TREMORS (1990)
Director: Ron Underwood

1990 sure did bring a lot of good movies. Is it because it was still inspired by the energy of the '80s? It's possible. Are we cheating for including 1990 titles? Screw you! "Tremors" manages to bring out the best of the monster genre which has been present since the very beginning of oversized monsters in cinema (and maybe especially inspired by "Jaws"), while spicing it up with the cheerful attitude of the past decade. With wonderful performances by Fred Ward, Kevin Bacon and Michael Gross as they escape - or hunt - the graboids, this movie is just as fun 24 years later. It also serves as another reminder of how much better practical effects were (as if we needed to be reminded?). The graboids are excellent creations.


Director: Peter Jackson

While the '90s is lambasted for producing terrible genre films, anytime someone talks about their favorite zombie movies or their favorite splatter flicks, Peter Jackson's "Braindead" is always mentioned. It's largely due to the fact that "Braindead" is quite possibly one of the most out of control zombie films to be made. Hilarious, disgusting and dripping with gore, "Braindead" goes completely off the rails -- zombie babies, zombie sex, zombie organs, giant mutant zombies, etc. The list goes on! Jackson pushes the sub-genre in a direction very few have all the while still keeping the movie entertaining and enjoyable, in a non-ironic way.


Director: Trey Parker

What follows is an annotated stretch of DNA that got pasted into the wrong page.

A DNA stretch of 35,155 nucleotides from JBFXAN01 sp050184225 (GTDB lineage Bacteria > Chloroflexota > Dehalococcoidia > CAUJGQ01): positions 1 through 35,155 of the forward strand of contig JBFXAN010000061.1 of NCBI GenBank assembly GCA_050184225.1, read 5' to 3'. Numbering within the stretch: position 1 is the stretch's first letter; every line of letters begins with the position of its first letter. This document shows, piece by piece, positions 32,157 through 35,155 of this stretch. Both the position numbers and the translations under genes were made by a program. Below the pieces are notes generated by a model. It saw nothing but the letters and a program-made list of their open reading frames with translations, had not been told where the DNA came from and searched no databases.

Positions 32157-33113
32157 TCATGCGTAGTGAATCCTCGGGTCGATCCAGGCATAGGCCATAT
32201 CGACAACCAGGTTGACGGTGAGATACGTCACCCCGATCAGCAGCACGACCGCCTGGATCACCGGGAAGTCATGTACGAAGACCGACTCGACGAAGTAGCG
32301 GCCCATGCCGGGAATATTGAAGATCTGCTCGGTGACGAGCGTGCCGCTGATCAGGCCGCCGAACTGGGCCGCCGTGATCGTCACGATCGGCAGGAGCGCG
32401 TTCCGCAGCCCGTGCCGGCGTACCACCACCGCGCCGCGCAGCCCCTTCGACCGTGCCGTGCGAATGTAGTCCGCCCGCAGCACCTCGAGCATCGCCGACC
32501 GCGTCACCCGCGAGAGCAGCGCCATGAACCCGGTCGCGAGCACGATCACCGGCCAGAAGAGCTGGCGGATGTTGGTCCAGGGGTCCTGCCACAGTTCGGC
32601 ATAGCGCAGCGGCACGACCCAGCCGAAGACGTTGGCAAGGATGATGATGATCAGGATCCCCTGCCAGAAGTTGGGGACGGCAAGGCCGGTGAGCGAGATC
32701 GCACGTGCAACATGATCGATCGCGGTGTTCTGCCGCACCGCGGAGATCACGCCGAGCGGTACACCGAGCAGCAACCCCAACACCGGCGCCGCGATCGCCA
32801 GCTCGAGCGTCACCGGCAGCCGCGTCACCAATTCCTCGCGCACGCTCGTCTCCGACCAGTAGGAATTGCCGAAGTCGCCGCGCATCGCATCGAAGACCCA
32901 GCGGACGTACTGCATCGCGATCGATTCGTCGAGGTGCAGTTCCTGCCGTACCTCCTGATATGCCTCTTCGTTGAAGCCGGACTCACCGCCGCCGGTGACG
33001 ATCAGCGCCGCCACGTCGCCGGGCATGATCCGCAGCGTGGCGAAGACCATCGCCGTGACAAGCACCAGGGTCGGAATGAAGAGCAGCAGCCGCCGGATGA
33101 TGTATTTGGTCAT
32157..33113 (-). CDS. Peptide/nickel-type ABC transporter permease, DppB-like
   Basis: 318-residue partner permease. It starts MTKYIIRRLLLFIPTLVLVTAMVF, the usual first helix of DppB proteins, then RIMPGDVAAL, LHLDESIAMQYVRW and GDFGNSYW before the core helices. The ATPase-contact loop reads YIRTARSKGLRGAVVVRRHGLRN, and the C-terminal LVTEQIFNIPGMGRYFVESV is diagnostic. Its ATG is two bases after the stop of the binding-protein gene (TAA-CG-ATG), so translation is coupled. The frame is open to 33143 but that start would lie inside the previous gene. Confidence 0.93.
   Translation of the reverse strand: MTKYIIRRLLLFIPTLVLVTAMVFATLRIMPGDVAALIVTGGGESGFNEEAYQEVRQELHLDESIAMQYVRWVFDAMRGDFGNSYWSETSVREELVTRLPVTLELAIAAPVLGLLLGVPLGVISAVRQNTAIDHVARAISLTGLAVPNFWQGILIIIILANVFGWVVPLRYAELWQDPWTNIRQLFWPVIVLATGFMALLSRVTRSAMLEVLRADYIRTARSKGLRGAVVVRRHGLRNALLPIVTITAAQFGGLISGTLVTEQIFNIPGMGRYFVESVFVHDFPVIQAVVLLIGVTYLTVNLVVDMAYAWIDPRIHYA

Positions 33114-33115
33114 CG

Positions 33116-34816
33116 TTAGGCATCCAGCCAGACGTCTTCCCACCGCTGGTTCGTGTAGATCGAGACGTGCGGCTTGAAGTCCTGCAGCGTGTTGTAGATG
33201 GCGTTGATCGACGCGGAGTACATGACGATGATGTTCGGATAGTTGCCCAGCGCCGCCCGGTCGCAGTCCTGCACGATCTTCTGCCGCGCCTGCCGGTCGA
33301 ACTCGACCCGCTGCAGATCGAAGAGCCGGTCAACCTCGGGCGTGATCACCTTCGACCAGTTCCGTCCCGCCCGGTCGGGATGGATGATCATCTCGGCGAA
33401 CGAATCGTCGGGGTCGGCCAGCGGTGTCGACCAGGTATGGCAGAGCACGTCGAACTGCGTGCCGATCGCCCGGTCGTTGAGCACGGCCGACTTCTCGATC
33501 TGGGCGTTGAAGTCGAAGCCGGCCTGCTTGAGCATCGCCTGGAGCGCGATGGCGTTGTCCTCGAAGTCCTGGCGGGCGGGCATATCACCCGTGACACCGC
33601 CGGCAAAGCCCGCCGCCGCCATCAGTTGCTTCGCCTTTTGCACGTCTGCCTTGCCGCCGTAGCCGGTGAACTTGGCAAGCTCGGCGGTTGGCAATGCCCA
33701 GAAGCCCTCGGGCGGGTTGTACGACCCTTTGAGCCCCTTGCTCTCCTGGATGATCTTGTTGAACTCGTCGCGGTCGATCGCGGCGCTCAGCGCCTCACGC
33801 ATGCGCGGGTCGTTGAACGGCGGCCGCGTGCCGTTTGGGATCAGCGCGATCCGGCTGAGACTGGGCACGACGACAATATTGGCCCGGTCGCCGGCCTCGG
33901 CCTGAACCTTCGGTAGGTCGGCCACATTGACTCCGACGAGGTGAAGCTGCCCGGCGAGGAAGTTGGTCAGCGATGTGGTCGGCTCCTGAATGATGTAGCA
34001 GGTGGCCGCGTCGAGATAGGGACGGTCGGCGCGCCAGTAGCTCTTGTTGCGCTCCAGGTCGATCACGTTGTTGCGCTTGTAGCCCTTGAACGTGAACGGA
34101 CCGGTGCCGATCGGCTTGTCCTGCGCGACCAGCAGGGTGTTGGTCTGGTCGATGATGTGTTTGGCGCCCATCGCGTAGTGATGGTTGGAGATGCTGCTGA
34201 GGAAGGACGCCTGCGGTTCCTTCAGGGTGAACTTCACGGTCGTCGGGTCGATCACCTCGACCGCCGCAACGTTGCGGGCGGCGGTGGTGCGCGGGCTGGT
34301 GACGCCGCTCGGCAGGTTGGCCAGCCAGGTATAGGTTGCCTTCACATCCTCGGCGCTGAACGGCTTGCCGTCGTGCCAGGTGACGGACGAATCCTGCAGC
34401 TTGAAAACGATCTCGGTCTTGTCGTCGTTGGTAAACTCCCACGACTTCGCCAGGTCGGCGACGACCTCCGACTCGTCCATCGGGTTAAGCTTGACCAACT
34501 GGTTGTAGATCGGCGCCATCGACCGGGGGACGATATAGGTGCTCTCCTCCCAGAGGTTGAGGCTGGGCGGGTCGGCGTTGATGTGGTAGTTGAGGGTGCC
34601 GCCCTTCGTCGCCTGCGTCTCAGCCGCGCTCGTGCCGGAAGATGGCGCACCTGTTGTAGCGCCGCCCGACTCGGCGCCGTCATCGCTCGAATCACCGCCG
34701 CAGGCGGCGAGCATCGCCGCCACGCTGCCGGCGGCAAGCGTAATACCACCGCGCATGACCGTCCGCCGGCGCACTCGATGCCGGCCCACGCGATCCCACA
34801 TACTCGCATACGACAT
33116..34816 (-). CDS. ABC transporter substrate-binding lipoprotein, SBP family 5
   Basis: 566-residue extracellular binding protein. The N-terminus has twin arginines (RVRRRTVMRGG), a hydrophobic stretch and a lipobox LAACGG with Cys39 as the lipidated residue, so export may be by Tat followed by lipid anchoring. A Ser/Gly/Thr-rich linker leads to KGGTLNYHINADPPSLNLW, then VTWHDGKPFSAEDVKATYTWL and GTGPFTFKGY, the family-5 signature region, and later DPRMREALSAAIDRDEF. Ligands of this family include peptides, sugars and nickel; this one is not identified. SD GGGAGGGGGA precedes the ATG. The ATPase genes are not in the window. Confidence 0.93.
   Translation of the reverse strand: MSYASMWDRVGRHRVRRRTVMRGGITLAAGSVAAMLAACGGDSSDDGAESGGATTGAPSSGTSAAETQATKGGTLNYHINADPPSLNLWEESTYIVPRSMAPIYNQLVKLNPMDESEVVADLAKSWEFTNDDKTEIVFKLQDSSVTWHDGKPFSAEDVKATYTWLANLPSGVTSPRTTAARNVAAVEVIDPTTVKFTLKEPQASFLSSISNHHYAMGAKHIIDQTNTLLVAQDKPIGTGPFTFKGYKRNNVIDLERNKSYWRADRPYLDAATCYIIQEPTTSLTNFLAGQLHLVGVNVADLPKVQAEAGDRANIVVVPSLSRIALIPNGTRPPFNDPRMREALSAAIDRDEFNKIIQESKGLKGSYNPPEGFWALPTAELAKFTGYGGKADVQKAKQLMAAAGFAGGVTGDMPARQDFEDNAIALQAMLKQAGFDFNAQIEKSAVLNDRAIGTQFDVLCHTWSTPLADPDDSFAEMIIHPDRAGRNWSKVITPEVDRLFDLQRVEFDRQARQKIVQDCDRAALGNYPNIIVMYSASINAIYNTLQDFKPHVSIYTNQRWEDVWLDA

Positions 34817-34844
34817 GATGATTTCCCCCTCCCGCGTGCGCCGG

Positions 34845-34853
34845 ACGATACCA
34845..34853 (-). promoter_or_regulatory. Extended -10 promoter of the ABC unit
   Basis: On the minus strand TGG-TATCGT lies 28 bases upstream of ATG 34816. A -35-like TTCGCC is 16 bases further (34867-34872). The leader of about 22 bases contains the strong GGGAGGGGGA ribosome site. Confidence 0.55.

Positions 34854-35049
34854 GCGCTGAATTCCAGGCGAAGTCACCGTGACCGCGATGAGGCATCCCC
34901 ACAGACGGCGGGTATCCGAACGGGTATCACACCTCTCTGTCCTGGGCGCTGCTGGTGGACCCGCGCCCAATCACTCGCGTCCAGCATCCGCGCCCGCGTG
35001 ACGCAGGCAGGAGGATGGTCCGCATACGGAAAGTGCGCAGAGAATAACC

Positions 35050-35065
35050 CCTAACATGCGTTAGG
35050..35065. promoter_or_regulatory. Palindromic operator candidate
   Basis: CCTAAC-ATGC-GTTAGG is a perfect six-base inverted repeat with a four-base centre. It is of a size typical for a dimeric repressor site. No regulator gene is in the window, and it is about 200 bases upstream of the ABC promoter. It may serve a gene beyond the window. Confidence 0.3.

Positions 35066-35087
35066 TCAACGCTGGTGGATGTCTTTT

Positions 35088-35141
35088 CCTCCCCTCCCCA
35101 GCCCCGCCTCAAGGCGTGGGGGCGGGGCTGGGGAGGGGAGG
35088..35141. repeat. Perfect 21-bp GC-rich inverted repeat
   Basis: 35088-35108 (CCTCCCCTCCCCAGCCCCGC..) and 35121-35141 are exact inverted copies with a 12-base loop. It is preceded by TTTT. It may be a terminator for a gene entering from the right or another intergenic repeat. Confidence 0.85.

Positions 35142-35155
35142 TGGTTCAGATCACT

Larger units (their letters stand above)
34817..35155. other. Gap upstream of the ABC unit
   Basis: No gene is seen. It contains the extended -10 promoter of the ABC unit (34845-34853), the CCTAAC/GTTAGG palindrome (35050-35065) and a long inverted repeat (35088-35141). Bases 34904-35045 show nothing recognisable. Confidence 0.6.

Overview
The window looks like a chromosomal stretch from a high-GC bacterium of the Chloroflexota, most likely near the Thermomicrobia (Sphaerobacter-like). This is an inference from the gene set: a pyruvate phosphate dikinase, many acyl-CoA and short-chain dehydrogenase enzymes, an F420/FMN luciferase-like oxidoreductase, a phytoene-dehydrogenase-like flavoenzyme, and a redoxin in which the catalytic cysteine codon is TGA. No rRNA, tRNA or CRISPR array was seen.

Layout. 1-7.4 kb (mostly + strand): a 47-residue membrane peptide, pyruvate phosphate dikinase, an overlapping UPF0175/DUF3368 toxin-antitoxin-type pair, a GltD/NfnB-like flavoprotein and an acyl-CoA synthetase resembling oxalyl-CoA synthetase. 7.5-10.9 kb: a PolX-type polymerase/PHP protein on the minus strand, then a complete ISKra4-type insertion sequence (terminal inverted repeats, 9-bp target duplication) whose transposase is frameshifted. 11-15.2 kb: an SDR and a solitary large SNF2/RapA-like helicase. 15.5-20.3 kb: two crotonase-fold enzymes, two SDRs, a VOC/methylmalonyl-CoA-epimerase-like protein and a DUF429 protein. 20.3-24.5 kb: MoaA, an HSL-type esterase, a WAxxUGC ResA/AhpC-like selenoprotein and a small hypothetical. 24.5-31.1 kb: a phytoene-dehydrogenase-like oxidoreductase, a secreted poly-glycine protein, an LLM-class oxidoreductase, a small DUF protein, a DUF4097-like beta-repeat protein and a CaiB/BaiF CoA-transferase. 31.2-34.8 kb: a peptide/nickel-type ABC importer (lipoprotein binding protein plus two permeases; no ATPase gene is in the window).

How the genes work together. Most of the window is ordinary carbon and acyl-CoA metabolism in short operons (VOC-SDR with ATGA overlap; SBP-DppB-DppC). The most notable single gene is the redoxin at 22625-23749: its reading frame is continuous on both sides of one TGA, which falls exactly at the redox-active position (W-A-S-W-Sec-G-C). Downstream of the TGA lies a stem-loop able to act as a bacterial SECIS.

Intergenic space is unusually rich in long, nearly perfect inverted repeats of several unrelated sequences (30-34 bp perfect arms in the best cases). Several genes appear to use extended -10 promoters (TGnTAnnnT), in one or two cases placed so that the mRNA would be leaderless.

Honestly, I'm not sure if Film Bizarro would even exist if it weren't for "Cannibal! the Musical". The horror might be minimal but the laughs and entertainment provided by Trey Parker and Co. is endless. It's not the most well made movie (those teepees…) but the comedy is never defined by the film being so-bad-it's-good, but rather by the fact it is genuinely funny. It's an outlandish movie that surprises you with moments of gore one minute, and then has you singing -- and possibly dancing -- along with it the next. People can have their musicals with Tim Curry in drag. Personally, I'll take mine that have miners cannibalizing each other when they get lost in the mountains. Shpadoinkle!


Director: Cristophe Gans, Shusuke Kaneko, Brian Yuzna

If "Creepshow" is the quintessential anthology horror movie of the '80s then "Necronomicon" carried the proverbial torch in the '90s. The movie may have been plagued with production problems but the end result is still a fun collection of Lovecraft stories with incredible creature designs and special effects on display. Perhaps the movie has a bit more camp than scares but it's one of those entertaining horror movies to turn on because it features all the elements of the genre that make it enjoyable.


Director: John Flynn

I'm not sure what the general attitude is towards "Brainscan", but it's a movie I feel isn't mentioned enough. It took something which is still relevant today (or even MORE relevant today?): the idea of video games being too realistic, too violent and how it impacts people. "Brainscan" was essentially a somewhat early nerd-tribute horror: it's about a techno-curious, video game playing horror fanatic getting the thrill of his life out of a video game. He's thrown into a video game where a character called Trickster guides him to perform horrible murders. What really sets this apart from being more than a statement on video games, is how unique and thrillingly fun it is to watch. There might be movies treating the same subject, but this one stands out for many reasons.


Director: Michele Soavi